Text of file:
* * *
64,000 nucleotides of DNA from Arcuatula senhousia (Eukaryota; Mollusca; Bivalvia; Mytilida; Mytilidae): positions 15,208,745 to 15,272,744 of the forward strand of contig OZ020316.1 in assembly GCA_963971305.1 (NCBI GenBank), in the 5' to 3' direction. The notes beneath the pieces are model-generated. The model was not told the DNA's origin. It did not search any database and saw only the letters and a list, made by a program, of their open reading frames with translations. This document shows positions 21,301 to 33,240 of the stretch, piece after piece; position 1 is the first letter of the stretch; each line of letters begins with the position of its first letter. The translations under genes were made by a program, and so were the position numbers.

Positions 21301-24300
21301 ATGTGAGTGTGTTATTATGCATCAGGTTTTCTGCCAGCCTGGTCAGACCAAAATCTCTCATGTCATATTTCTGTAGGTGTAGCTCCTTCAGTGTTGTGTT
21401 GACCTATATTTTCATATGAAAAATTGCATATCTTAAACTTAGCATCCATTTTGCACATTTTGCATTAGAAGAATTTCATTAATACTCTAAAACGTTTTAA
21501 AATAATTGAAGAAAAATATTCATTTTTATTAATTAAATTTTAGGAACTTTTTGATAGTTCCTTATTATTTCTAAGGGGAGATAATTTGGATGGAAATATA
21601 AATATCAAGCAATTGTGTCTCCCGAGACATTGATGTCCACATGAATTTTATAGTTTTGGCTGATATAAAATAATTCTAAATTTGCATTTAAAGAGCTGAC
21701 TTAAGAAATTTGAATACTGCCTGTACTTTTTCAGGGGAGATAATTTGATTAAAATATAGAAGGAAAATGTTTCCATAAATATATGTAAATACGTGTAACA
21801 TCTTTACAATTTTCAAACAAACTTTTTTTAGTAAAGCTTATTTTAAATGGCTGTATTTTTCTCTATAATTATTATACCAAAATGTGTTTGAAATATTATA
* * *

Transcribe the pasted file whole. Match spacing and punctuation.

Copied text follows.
64,000 nucleotides of DNA from Arcuatula senhousia (Eukaryota; Mollusca; Bivalvia; Mytilida; Mytilidae): positions 15,208,745 to 15,272,744 of the forward strand of contig OZ020316.1 in assembly GCA_963971305.1 (NCBI GenBank), in the 5' to 3' direction. The notes beneath the pieces are model-generated. The model was not told the DNA's origin. It did not search any database and saw only the letters and a list, made by a program, of their open reading frames with translations. This document shows positions 21,301 to 33,240 of the stretch, piece after piece; position 1 is the first letter of the stretch; each line of letters begins with the position of its first letter. The translations under genes were made by a program, and so were the position numbers.

Positions 21301-24300
21301 ATGTGAGTGTGTTATTATGCATCAGGTTTTCTGCCAGCCTGGTCAGACCAAAATCTCTCATGTCATATTTCTGTAGGTGTAGCTCCTTCAGTGTTGTGTT
21401 GACCTATATTTTCATATGAAAAATTGCATATCTTAAACTTAGCATCCATTTTGCACATTTTGCATTAGAAGAATTTCATTAATACTCTAAAACGTTTTAA
21501 AATAATTGAAGAAAAATATTCATTTTTATTAATTAAATTTTAGGAACTTTTTGATAGTTCCTTATTATTTCTAAGGGGAGATAATTTGGATGGAAATATA
21601 AATATCAAGCAATTGTGTCTCCCGAGACATTGATGTCCACATGAATTTTATAGTTTTGGCTGATATAAAATAATTCTAAATTTGCATTTAAAGAGCTGAC
21701 TTAAGAAATTTGAATACTGCCTGTACTTTTTCAGGGGAGATAATTTGATTAAAATATAGAAGGAAAATGTTTCCATAAATATATGTAAATACGTGTAACA
21801 TCTTTACAATTTTCAAACAAACTTTTTTTAGTAAAGCTTATTTTAAATGGCTGTATTTTTCTCTATAATTATTATACCAAAATGTGTTTGAAATATTATA